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Birmingham In November/december 1940

ChrisM

Super Moderator
Staff member
I have been re-reading a book, published in 1942, which has buried within it a description of a visit to Birmingham in November/December 1940. I won't identify it publicly but some members may also be familiar with it. I have transcribed a few passages.

The author has arrived at his hotel, almost certainly the Queen's. The war has been going on for three months, nothing much is happening militarily but life in the city has changed completely. The blackout is rigidly enforced (although the need for it won't be obvious for another eight months or so).......
 

ChrisM

Super Moderator
Staff member
I came one afternoon to a city famous in the industrial history of Britain. Like most of our cities, it was suffering from a distressing attack of mumps: unsightly sandbag swellings were bulging everywhere, and some of the worst statues in the country had been expensively protected against "blast".

I found a way into my hotel between a right-angle rampart of sandbags, but, once inside, there was an extravagant blaze of electric light. My old friend, the lift man, who had lost an arm at Villers Brettoneaux, greeted me with :
"Well, I never thought we'd live to see another one, did you ? You can't make head or tail of it, can you ? The only thing that's the same is Jerry, still the same old dirty dog with his mines and his submarines and his 'Gott strafe England.' "
"Good heavens, you mustn't say things like that," I told him. "You must remember that we have no quarrel with the German people!"
"That's what the politicians say, but what I should like to know is who's to blame for Hitler if it isn't the German people?"
He shot open the lift doors to let me out.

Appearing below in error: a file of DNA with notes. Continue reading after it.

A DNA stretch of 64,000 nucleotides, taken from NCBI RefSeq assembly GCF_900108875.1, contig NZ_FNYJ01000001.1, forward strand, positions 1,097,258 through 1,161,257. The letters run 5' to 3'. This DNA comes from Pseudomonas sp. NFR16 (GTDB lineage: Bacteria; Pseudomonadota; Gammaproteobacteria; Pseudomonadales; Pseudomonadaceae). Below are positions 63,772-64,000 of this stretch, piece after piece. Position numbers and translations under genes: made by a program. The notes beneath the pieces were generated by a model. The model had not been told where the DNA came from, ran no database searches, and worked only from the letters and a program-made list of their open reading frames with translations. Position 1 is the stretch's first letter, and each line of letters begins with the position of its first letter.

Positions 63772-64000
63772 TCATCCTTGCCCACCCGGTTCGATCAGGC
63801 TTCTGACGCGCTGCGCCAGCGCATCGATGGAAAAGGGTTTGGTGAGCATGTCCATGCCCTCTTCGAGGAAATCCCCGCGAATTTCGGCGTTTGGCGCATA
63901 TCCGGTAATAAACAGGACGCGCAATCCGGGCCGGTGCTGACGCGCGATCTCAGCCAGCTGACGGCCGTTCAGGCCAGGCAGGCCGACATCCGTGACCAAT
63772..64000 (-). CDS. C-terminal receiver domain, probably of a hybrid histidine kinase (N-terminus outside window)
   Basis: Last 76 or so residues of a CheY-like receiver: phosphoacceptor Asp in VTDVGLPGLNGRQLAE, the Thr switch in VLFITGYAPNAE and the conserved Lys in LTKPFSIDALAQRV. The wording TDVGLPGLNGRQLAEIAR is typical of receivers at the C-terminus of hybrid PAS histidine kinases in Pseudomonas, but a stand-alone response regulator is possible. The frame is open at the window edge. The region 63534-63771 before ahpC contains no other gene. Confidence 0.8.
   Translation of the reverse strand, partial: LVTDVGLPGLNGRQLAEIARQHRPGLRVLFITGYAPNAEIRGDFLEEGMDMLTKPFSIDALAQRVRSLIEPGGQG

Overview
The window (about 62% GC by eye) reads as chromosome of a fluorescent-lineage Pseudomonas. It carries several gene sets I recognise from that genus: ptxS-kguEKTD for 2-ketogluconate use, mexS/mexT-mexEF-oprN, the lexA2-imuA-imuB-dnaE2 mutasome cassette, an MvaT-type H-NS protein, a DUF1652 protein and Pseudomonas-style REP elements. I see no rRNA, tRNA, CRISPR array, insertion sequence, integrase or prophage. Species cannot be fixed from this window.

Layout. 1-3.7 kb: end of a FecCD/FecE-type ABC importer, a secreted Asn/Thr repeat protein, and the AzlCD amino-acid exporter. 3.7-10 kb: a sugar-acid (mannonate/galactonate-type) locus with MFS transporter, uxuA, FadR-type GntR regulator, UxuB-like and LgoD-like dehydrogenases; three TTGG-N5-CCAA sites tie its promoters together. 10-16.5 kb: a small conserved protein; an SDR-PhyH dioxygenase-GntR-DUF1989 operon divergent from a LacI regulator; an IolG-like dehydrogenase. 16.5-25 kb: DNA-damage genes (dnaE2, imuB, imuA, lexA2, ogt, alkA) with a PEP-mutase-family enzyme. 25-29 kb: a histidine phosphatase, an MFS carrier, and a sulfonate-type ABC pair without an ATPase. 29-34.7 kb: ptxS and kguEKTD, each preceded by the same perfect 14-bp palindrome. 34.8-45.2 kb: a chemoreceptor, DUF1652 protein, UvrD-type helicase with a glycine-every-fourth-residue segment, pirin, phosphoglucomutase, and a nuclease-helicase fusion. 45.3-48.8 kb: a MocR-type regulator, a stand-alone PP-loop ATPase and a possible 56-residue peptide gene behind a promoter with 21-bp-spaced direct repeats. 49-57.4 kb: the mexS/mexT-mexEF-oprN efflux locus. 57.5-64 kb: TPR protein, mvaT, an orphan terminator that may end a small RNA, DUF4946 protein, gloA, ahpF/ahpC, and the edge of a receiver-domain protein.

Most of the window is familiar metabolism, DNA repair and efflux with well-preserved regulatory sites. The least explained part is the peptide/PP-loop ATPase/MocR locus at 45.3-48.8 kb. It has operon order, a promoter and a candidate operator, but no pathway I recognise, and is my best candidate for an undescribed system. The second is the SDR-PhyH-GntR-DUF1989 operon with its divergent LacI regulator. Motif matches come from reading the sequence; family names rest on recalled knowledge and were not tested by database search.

"There's many who say they don't know what this war's about' he whispered with the air of a minor oracle. "But take it from me, they'll be shouting, 'God bless you, Tommy Atkins!' before very long! Just you wait and see. ..."
He banged the doors upon himself and shot upward, standing angrily to attention, like a prophet caught up to heaven.

The black-out in this city was indescribably black. The darkness was something thicker and blacker than anything I had experienced in the country where darkness is natural on moonless nights. The tall buildings, which I could sense but could not see, intensified the blackness. They were the sides of an immense pit in which I groped helplessly. How the omnibuses managed to keep to the road, or to any time schedule, I do not know. They were perceived by the sound of their engines, then, as they crawled past, I saw a faint blueness in the black-out, and a driver bent tensely forward in a glowworm light, trying to keep his eye on the kerb.

By shining the light of an electric torch downward, I managed to find my way along the main street of the almost deserted city—although it was only six o'clock in the evening—and in several adventurous and unforgettable movements I even managed to cross the road.

I came to a small stretch of green luminosity, rather like a badly lit aquarium. It was a cinema, and it was open. I groped my way into the phosphorescence and stood in the foyer. A man came up to me.
" Where's your gas mask? " he asked.
" In the hotel,"! replied.
" Sorry, you can't come in without it."
" Are you expecting a gas attack? " I asked.
" The police are strict," he said curtly.